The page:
Unam Sanctam helps sort through the confusion about canonization (especially those of Pope John XXIII and Pope John Paul II):
By virtue of this fact, the second aspect of the person’s canonization, that they are a person of heroic virtue who should be seen as a model for the faithful is not a question that is at all up for dispute. Simply because a Saint makes mistakes in his life, or even makes objectively wrong choices, has no bearing on the matter. A Saint is not a person who lived their whole life perfectly; but rather, a Saint is a person who, by the end of their earthly pilgrimage, demonstrated the fact that through God’s grace they were able to attain to an eminent degree of perfection. For this reason they should be seen by all as a model for the faithful of heroic virtue, and the fact that they have been canonized dispels any doubt there might be in the matter.
This is not to say that elements of the pontificates of John XXIII or John Paul II are not problematic; they certainly are. This is for history to assess. Because of the changes in the process and the manner in which these canonizations are proceeding, it has been the position of this blog that there is an unfortunate confusion in modern canonizations when it comes to saints who also held ecclesiastical office vis-a-vis the question of whether a saint who was personally holy but had significant failures in the exercise of their office should be considered a model of heroic virtue (see here and here). Without reopening that argument, it suffices to say that a saint must always be a role model for heroic virtue in so far as we are talking about their personal holiness, which is the fundamental reason for their canonization. In the case of John Paul II, Cardinal Amato said very plainly that the canonization is based on the late pontiff’s personal holiness, not how he administered his papacy or the impact he had in the world. We may not appreciate that distinction or think it is helpful, but at least in making this statement the Vatican has, in a certain sense, sorted out the question of whether John Paul’s canonization means he was also a model pope. The answer is clearly no, and Cardinal Amato’s answer thankfully allows us to maintain this point whilst simultaneously affirming the legitimacy of his canonization as a true exercise of the infallibility of the pope.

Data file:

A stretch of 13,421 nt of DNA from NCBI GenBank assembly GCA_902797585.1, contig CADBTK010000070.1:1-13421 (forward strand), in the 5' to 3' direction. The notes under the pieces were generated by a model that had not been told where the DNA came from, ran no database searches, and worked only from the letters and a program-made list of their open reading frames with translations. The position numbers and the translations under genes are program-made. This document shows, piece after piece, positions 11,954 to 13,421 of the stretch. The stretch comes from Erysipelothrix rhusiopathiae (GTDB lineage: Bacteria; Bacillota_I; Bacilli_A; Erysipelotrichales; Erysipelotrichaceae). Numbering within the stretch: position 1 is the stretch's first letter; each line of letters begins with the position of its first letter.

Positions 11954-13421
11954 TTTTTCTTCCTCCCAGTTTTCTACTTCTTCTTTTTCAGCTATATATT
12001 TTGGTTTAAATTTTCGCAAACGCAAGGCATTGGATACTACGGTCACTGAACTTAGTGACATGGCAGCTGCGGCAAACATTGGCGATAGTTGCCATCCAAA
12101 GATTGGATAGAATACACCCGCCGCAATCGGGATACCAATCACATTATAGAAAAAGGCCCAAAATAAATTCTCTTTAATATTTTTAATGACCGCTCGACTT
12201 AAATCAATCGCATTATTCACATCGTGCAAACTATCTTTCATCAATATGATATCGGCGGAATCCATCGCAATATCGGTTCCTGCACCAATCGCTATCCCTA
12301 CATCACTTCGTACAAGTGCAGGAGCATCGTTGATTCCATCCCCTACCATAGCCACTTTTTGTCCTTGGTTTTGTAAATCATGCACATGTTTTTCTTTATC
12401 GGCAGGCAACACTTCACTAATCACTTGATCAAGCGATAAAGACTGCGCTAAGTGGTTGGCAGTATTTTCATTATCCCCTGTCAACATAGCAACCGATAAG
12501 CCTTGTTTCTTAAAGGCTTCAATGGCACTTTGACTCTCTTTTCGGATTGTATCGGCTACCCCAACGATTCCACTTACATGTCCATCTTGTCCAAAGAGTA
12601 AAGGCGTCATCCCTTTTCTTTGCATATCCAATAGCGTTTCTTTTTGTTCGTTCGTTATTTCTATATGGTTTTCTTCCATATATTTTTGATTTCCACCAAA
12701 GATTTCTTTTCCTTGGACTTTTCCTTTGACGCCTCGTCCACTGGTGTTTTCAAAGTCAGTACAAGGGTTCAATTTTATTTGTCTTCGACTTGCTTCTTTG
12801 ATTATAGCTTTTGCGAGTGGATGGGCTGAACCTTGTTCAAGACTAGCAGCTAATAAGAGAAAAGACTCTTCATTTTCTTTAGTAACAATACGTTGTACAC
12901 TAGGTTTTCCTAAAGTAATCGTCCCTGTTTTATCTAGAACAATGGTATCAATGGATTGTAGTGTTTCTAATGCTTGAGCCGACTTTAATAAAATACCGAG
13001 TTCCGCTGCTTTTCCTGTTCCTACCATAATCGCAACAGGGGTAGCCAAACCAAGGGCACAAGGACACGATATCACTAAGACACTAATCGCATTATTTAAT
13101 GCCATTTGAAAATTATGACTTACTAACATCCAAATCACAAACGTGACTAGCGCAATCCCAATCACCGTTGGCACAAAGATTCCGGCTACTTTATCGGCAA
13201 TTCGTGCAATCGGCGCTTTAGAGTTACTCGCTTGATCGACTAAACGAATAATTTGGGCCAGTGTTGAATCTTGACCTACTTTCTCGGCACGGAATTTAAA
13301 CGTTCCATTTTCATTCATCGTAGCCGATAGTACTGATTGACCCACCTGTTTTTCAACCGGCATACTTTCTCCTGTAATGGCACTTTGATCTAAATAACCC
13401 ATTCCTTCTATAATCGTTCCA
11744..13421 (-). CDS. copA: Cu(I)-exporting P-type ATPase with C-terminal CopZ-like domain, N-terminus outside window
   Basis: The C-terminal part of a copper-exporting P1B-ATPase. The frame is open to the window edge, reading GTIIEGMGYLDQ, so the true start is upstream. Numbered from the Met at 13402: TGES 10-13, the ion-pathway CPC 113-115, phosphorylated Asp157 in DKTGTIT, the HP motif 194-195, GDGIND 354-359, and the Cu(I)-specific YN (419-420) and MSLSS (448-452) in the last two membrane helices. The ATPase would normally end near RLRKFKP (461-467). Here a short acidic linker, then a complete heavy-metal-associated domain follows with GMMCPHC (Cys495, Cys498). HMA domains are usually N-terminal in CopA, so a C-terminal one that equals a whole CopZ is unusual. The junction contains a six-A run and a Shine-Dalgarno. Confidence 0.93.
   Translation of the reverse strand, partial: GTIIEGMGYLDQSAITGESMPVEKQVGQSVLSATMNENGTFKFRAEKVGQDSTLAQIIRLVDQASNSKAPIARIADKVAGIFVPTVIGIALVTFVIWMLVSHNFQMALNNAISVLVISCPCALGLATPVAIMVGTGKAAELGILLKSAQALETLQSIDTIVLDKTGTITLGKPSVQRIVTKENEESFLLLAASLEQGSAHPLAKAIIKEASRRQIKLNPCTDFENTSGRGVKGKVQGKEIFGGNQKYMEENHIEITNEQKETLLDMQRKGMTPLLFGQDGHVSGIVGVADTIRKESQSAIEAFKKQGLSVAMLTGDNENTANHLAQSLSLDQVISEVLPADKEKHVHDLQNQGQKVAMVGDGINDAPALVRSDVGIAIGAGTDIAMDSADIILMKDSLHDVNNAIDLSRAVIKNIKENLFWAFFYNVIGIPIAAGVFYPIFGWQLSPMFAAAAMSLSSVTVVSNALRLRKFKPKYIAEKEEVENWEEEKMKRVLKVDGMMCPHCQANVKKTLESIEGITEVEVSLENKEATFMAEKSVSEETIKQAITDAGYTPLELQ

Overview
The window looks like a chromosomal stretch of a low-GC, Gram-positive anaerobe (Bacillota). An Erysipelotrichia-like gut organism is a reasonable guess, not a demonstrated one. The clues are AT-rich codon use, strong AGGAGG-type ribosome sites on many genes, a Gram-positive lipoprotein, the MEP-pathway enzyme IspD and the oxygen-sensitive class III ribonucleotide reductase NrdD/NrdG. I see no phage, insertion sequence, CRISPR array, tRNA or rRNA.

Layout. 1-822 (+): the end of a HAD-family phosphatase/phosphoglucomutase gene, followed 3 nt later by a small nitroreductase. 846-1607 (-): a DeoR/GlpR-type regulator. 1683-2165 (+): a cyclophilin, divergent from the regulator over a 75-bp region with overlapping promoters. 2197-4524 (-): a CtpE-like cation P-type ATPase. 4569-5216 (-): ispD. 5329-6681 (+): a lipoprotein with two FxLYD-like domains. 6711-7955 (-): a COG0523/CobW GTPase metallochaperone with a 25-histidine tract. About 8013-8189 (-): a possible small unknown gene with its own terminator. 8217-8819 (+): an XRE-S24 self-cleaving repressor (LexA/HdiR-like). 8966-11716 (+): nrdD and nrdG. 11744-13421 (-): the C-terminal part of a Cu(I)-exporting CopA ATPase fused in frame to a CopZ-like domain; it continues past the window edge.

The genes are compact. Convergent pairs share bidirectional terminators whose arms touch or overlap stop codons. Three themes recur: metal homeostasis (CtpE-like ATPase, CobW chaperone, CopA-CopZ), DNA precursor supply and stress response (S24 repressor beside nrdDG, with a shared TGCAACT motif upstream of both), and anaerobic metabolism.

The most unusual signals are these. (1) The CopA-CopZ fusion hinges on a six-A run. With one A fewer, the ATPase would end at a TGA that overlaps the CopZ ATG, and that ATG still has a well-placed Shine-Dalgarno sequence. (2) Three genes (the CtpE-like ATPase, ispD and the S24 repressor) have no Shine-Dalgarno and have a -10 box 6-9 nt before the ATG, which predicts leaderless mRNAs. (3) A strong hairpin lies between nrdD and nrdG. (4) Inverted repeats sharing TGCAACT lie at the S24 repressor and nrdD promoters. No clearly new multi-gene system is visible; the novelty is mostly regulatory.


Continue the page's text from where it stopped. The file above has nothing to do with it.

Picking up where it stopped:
“An eminent degree of perfection” in this life? When did Rome become Wesleyan?
What did Paul say?
For I know that nothing good dwells in me, that is, in my flesh. For I have the desire to do what is right, but not the ability to carry it out. For I do not do the good I want, but the evil I do not want is what I keep on doing. Now if I do what I do not want, it is no longer I who do it, but sin that dwells within me.
So I find it to be a law that when I want to do right, evil lies close at hand. For I delight in the law of God, in my inner being, but I see in my members another law waging war against the law of my mind and making me captive to the law of sin that dwells in my members. Wretched man that I am! Who will deliver me from this body of death? Thanks be to God through Jesus Christ our Lord! So then, I myself serve the law of God with my mind, but with my flesh I serve the law of sin.
(Romans 7:18-25 ESV)
This is one of those thorny matters the Callers need to ‘splain (like how such perfection is possible apart from Christ).